Feeds

DEC founder Ken Olsen is dead

Silence at the Mill

Secure remote control for conventional and virtual desktops

Obituary Ken Olsen, the founder of minicomputer and client/server company Digital Equipment Corporation (DEC) died on Sunday. He was 84 years-old.

Olsen started out a maverick, pioneered and drove the minicomputer and supermini revolutions, and then became a dinosaur. But unlike many other senior DEC executives he remains a much-loved and revered figure based on what he did and even taking into account what he stopped DEC from doing.

His legacy lives on at HP, which bought Compaq, which bought DEC, and at Xiotech, where Steve Sicola's ISE team started at DEC.

Ken Olsen

Digital Equipment Corporation co-founder and CEO Ken Olsen (Digital Equipment image).

Ken Olsen was an engineer first and foremost. He was born on 6 February, 1926, the son of Norwegian and Swedish parents, and served in the US Navy from 1944 to 1946. After the war he went to MIT and achieved a BSc and then an MA in electrical engineering.

He gained experience there with transistorised computers and started up DEC with co-founder Harlan Anderson in 1957 at an old mill in Maynard, Massachusetts. IBM was then riding high and Olsen and Anderson were upstart mavericks who thought they could build better and much more affordable computers than IBM's mainframe behemoths which dominated IT at that time.

The two gained $70,000 seed financing from George Doriot's American Research and Development Corporation and set to work. Olsen worked on and received patents for a switch, a line printer buffer and magnetic core memory in the 1960s.

To avoid competitor radar screens, the first computing product was not called a computer. Instead DEC called it a PDP, a Programmable Data Processor. It was an 12-bit machine, and used ribbons of paper tape to control it. The PDP had a colourful front switch panel – the switches could be used to set register values.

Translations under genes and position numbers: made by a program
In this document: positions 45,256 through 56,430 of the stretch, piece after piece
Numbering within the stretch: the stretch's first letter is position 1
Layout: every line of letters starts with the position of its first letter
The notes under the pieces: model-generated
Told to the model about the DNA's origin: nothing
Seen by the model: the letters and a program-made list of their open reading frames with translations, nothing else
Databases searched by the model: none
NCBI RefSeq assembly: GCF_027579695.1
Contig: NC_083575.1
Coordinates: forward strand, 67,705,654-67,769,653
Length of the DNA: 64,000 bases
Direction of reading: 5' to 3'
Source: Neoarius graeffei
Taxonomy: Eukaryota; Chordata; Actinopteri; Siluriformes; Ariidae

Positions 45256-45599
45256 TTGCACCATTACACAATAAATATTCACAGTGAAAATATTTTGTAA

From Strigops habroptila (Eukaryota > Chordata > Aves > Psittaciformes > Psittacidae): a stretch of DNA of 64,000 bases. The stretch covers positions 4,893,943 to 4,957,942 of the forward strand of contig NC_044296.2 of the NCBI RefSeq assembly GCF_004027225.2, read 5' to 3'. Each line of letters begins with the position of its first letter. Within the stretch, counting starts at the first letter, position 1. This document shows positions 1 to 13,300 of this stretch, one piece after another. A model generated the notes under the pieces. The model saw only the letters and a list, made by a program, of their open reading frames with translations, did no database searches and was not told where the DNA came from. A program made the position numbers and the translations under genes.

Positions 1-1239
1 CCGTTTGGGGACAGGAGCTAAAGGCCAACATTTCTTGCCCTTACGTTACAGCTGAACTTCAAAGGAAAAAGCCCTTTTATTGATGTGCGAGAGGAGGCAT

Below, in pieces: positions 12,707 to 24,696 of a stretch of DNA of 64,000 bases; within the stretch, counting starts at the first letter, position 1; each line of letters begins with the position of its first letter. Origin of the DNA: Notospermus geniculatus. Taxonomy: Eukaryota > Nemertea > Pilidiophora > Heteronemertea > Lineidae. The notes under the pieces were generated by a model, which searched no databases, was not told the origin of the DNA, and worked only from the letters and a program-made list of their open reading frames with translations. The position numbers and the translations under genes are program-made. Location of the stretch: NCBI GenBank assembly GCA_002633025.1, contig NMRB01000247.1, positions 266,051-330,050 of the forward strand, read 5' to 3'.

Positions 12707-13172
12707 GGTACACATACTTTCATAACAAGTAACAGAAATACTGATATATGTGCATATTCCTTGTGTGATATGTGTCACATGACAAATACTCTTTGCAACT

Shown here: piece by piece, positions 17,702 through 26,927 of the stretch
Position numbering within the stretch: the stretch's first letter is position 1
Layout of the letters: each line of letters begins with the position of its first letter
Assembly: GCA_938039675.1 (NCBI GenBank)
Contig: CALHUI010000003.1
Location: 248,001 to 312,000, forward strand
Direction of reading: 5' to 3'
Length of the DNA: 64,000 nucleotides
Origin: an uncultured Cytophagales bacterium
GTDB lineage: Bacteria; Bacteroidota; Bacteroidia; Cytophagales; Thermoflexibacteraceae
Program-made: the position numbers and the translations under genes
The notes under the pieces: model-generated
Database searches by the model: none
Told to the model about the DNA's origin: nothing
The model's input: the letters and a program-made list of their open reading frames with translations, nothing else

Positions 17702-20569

It became popular in university labs because it was vastly cheaper than a mainframe, ran real-time programs instead of batch jobs, and didn't need a raised floor, air-conditioned data centre, being just another piece of lab equipment.

PDP_8_front_panel

PDP-8 front panel (Wikipedia image).

Secure remote control for conventional and virtual desktops

Next page: Minicomputer boom

More from The Register

next story
Linux? Bah! Red Hat has its eye on the CLOUD – and it wants to own it
CEO says it will be 'undisputed leader' in enterprise cloud tech
Oracle SHELLSHOCKER - data titan lists unpatchables
Database kingpin lists 32 products that can't be patched (yet) as GNU fixes second vuln
Ello? ello? ello?: Facebook challenger in DDoS KNOCKOUT
Gets back up again after half an hour though
Hey, what's a STORAGE company doing working on Internet-of-Cars?
Boo - it's not a terabyte car, it's just predictive maintenance and that
Troll hunter Rackspace turns Rotatable's bizarro patent to stone
News of the Weird: Screen-rotating technology declared unpatentable
prev story

Whitepapers

A strategic approach to identity relationship management
ForgeRock commissioned Forrester to evaluate companies’ IAM practices and requirements when it comes to customer-facing scenarios versus employee-facing ones.
Storage capacity and performance optimization at Mizuno USA
Mizuno USA turn to Tegile storage technology to solve both their SAN and backup issues.
High Performance for All
While HPC is not new, it has traditionally been seen as a specialist area – is it now geared up to meet more mainstream requirements?
Beginner's guide to SSL certificates
De-mystify the technology involved and give you the information you need to make the best decision when considering your online security options.
Security for virtualized datacentres
Legacy security solutions are inefficient due to the architectural differences between physical and virtual environments.